Conscience Statement Approved by Bishops

Episcopal News Service. October 3, 1977 [77326]

PORT ST. LUCIE, Fla. -- Members of the Episcopal Church who disagree with or repudiate the 1976 General Convention action allowing women to be ordained priests or bishops need not regard themselves as "disloyal" Episcopalians, the Holse of Bislhps said at its Sept. 30-October 7 meeting here.

Neither are such persons to be regarded as disloyal by fellow church members who hold opposite views.

The conclave adopted, by an overwhelming standing vote, as "the mind of the House" a statement of conscience which affirms that "no bishop, priest, or lay person should be coerced or penalized in any manner" for opposing this change -- or for supporting and implementing it.

The statement set forth, in its original form, respect for the informed consciences of persons who are not convinced that women can be priests. Presiding Bishop John M, Allin declared here in his opening address that he himself holds this position.

Before the matter came to a vote, an amendment made it apply also to supporters of the ordination of women. Bishop George M. Murray of the Central Gulf Coast offered the amendment, saying he had been subjected to harsh criticism after he ordained a woman priest.

Two attempts were made to include in the document words which might be construed as a re-affirmation of Convention's action. Both failed.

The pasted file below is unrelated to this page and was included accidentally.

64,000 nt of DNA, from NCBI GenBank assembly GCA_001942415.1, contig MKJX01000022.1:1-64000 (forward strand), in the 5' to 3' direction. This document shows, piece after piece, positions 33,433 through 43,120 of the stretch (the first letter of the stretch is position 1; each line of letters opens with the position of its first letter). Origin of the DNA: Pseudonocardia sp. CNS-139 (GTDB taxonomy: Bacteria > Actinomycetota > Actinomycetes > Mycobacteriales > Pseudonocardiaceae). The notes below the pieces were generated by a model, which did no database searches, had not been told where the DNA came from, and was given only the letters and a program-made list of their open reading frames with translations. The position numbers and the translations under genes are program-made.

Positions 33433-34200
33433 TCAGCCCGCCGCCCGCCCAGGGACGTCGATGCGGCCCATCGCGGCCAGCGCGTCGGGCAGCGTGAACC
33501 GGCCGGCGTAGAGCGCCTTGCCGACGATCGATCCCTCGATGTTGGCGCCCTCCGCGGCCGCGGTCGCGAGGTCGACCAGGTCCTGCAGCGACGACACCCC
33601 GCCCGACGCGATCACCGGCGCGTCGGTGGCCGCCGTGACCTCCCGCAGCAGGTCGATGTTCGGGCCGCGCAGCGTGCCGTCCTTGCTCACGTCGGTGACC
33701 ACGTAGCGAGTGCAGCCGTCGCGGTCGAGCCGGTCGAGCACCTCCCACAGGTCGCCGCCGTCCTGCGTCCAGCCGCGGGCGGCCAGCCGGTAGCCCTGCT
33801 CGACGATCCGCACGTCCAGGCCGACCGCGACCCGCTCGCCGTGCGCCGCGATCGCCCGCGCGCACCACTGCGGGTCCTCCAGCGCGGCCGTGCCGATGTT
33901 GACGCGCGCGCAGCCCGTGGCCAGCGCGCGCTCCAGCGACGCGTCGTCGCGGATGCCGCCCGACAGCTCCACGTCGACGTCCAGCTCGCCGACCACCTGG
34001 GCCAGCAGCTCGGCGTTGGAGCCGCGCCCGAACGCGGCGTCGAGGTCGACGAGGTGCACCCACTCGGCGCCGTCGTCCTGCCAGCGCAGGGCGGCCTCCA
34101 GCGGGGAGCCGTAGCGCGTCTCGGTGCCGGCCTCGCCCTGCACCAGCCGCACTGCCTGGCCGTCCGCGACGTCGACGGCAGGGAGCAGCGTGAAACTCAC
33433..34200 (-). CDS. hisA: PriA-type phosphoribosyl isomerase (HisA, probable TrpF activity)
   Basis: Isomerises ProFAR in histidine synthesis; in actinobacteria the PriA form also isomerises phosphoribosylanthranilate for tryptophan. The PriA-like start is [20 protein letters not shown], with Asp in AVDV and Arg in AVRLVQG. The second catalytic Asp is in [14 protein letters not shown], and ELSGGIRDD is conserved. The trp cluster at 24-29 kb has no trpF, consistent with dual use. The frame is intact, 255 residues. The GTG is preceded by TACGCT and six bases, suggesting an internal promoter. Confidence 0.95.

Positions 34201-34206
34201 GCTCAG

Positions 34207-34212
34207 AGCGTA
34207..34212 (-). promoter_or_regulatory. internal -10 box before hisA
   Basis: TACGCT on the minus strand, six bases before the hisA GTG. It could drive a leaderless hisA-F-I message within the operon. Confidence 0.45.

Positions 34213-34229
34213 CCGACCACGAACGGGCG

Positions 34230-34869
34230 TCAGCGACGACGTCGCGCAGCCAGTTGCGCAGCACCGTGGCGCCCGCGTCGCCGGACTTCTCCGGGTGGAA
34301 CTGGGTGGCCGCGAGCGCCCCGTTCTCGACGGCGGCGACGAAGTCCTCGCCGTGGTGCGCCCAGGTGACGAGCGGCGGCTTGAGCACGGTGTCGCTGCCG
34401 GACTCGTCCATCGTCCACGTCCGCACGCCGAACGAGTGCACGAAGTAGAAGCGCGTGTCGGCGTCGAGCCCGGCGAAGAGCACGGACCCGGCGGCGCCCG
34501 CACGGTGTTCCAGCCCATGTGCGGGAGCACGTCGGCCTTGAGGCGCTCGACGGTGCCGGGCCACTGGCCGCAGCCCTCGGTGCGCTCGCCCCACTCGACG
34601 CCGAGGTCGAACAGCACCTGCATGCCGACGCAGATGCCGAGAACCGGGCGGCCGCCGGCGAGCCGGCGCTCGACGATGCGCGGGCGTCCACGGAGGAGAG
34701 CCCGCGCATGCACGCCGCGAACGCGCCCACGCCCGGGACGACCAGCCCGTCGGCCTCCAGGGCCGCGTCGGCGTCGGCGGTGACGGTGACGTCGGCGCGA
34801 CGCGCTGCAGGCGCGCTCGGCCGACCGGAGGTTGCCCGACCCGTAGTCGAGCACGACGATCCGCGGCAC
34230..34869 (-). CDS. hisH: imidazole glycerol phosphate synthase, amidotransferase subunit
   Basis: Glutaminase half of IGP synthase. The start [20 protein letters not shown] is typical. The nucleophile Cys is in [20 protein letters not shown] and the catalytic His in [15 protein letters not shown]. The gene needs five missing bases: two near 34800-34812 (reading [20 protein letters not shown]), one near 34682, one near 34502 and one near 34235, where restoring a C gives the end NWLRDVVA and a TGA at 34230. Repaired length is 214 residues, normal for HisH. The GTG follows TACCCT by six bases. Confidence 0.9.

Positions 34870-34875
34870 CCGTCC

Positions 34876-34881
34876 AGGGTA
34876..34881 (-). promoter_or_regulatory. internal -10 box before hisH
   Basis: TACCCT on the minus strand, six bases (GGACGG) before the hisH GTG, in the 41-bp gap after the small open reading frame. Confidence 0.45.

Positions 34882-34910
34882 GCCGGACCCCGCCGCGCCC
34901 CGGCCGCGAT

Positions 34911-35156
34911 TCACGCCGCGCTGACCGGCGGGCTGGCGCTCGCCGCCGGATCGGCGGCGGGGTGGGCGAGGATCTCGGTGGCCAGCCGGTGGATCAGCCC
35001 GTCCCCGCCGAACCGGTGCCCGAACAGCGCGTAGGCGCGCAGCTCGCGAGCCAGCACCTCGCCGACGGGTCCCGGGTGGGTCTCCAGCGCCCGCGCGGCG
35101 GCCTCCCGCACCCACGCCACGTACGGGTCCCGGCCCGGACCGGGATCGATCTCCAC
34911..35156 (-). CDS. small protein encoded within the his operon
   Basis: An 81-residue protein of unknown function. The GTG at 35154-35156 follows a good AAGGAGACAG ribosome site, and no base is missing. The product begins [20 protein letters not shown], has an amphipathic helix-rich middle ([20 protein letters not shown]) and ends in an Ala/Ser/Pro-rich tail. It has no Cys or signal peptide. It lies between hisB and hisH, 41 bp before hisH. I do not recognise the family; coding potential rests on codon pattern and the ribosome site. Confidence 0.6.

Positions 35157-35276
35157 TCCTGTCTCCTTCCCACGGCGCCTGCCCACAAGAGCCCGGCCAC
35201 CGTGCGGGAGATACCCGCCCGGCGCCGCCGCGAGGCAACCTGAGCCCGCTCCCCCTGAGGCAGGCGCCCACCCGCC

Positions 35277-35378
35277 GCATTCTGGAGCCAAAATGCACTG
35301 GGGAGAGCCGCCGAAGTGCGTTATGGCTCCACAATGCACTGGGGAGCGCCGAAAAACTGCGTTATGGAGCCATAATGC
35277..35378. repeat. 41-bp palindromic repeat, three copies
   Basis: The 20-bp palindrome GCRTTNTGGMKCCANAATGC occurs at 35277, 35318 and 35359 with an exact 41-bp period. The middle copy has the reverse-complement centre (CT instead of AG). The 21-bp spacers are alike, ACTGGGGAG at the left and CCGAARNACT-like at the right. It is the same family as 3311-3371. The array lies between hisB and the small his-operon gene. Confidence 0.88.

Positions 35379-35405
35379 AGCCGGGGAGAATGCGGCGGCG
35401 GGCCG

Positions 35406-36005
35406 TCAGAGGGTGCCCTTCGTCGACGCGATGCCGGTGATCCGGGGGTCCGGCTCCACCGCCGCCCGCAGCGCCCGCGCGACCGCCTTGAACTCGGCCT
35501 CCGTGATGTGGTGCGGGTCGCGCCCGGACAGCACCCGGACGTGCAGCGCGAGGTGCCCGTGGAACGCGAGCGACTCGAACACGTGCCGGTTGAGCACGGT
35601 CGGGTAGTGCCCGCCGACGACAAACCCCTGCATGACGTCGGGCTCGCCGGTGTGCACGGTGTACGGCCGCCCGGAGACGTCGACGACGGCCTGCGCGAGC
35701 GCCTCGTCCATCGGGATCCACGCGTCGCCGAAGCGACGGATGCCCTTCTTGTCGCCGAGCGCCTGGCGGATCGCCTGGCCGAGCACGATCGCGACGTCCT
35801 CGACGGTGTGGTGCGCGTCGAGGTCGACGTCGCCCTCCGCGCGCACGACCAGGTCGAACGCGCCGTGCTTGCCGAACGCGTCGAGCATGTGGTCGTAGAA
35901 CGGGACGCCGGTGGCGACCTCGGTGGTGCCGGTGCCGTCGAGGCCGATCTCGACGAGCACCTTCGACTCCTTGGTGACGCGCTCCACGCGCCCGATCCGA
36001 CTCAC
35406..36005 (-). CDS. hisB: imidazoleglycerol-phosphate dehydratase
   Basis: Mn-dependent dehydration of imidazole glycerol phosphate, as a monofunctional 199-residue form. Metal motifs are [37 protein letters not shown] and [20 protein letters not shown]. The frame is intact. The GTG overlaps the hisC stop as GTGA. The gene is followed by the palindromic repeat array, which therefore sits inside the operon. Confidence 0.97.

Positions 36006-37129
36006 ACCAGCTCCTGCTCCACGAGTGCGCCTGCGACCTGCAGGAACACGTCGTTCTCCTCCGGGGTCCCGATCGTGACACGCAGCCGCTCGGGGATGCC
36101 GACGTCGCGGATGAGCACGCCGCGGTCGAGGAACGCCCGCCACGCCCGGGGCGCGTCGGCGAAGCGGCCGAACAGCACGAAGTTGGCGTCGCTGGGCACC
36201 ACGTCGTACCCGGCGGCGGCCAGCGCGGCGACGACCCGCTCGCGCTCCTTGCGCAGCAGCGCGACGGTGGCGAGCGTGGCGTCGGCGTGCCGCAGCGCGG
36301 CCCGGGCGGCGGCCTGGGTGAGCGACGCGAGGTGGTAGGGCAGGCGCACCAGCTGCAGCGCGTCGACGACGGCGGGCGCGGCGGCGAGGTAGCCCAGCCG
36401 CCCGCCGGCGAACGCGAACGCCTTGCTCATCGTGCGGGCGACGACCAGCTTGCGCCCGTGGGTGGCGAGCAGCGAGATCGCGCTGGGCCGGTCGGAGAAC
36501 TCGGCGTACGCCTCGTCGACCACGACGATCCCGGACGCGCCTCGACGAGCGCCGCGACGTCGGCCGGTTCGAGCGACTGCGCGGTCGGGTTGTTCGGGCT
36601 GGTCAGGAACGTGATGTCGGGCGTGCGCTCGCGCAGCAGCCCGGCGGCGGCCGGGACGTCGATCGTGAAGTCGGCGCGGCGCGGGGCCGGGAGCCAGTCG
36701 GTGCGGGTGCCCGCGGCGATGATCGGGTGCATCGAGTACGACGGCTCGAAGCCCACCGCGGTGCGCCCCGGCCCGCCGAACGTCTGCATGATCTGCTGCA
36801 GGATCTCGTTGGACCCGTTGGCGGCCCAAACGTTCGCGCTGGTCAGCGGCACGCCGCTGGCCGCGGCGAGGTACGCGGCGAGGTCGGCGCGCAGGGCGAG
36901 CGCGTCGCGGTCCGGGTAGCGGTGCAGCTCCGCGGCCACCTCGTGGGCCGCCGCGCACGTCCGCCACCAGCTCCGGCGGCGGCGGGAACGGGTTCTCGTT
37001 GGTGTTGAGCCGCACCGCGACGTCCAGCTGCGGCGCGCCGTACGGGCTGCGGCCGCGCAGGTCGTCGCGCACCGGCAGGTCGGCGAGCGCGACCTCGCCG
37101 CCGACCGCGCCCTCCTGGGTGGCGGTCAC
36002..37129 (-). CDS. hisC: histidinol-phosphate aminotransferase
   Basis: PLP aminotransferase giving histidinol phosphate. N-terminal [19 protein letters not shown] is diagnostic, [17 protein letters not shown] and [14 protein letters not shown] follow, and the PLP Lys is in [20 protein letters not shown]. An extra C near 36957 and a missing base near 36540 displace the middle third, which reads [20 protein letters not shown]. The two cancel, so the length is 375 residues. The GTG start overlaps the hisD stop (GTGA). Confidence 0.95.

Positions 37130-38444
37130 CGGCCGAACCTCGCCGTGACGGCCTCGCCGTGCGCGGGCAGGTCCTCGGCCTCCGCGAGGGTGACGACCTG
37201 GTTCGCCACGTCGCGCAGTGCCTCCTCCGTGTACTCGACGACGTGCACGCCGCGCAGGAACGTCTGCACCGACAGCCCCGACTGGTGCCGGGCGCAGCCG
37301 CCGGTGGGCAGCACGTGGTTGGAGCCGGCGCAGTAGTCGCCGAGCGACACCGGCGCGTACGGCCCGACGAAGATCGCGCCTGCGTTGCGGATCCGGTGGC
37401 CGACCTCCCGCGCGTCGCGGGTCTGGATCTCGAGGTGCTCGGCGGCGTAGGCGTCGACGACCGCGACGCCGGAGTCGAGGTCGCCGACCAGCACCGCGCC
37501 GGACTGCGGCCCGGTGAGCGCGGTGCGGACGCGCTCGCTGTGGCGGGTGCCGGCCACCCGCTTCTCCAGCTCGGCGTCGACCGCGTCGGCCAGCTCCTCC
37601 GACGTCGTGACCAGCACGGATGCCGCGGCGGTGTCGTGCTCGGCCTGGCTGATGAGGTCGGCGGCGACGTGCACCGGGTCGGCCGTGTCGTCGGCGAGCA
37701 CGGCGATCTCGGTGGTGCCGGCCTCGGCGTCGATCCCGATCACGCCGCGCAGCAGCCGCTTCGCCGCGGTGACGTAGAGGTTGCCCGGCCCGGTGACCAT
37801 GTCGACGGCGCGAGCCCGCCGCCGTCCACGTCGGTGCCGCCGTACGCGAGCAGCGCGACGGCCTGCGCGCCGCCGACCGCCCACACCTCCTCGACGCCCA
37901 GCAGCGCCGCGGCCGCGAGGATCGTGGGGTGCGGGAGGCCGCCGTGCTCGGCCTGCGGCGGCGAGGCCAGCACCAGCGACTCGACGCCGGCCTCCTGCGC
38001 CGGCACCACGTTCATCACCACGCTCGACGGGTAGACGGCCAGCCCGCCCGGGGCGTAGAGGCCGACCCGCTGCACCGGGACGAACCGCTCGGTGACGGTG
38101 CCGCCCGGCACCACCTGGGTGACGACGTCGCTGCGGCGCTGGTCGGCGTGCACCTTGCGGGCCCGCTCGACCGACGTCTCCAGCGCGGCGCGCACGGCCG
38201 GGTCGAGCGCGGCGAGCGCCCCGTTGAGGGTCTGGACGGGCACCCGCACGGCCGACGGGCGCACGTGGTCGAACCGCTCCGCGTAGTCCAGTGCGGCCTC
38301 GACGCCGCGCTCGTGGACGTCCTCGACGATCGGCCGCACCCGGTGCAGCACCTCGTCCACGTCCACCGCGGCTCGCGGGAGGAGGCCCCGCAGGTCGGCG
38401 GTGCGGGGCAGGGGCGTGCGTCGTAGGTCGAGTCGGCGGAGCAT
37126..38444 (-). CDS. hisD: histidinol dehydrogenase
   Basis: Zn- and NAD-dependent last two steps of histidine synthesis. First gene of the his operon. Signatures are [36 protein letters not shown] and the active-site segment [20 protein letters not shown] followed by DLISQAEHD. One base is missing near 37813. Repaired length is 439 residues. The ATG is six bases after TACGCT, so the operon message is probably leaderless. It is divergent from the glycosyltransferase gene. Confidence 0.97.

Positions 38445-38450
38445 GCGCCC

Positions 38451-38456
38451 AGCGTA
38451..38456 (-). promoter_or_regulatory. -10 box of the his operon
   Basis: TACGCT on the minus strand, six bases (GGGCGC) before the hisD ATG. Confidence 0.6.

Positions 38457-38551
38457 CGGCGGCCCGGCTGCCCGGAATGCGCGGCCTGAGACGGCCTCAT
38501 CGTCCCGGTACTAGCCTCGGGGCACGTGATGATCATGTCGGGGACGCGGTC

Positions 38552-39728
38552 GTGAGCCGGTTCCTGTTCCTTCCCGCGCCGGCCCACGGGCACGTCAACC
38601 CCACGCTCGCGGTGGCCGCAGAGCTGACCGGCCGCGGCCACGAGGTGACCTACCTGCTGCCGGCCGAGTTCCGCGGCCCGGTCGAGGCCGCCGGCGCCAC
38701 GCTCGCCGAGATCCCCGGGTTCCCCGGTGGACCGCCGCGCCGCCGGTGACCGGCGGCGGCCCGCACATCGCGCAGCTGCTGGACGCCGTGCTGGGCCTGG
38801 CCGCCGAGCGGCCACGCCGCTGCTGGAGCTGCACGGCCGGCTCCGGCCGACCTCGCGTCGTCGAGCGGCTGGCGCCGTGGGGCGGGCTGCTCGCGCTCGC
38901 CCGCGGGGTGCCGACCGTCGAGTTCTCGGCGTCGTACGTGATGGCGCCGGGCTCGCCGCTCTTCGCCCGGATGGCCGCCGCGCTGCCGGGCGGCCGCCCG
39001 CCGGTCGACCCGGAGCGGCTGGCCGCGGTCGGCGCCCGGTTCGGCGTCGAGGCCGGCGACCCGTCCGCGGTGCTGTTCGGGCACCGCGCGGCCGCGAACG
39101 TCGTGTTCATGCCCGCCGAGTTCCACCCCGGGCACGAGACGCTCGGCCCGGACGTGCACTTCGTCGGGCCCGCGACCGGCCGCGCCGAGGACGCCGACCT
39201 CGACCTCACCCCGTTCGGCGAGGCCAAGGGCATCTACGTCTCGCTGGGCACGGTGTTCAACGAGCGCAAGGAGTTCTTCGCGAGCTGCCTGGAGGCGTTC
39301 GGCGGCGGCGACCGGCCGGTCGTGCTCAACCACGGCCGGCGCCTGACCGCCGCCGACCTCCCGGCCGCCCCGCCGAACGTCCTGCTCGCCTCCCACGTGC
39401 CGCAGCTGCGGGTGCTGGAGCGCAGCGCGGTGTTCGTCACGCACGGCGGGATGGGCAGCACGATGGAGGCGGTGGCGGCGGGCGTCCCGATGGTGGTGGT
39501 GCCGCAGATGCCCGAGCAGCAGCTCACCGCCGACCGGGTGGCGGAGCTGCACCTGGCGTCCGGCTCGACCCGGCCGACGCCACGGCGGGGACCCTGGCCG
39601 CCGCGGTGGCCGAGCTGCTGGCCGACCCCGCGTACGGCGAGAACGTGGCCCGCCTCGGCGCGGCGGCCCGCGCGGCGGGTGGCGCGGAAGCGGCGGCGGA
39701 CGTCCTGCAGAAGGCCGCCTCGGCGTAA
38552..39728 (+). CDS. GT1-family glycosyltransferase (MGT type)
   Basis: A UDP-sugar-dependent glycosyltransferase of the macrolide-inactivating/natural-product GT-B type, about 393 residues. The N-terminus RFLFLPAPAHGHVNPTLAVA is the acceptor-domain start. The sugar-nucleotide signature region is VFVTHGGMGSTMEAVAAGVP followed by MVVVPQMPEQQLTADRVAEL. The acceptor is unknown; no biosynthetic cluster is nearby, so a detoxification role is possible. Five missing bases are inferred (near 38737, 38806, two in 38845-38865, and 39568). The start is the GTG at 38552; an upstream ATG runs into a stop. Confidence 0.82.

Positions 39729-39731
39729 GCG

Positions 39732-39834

The statement commends respect for people holding opinions contrary to Convention's action, the avoidance of any kind of pressure "which might lead a fellow Christian to contravene his or her conscience," and a posture of patience while seeking "further penetration of the truth."

"Anglican comprehensiveness," it says, "distinguishes between what must be believed by a Christian and what cannot be clearly demonstrated from basic Christian sources" and speaks of the need to be aware of the Holy Spirit's leading into truth.

Late in the 40-minute debate, three bishops who oppose women's ordination acclaimed the document.

First to speak was Bishop Clarence Haden of Northern California, who attended the September 14-16 Congress of separating Episcopalians in St. Louis and has been somewhat identified with their attitudes.

"I am hopeful," he said. "I see this document as a means of healing... as reassuring to those who say, 'You have betrayed us. "'

Bishop William C. R. Sheridan of Northern Indiana termed the statement "on the whole quite magnificent. It will help us and our people greatly. "

Added Suffragan Bishop Robert Terwilliger of Dallas, "It is a danger to assume that resistance to the ordination of women is primarily found" among those who have separated themselves from the Episcopal Church. "The basic resistance is still within the Church," he said, observing that the House's action will help maintain unity.

Bishop Terwilliger envisioned the vote as reassuring to Roman Catholics, Old Catholics, and Orthodox, who will "know that those of us who see things the same way they do can remain within this Church in peace."

The speaker who questioned the wisdom of the document was Bishop Thomas Fraser of North Carolina, who cautioned that its adoption could pave the way for other conscience statements on other divisive issues. He warned that the House of Bishops might appear to be "abdicating leadership."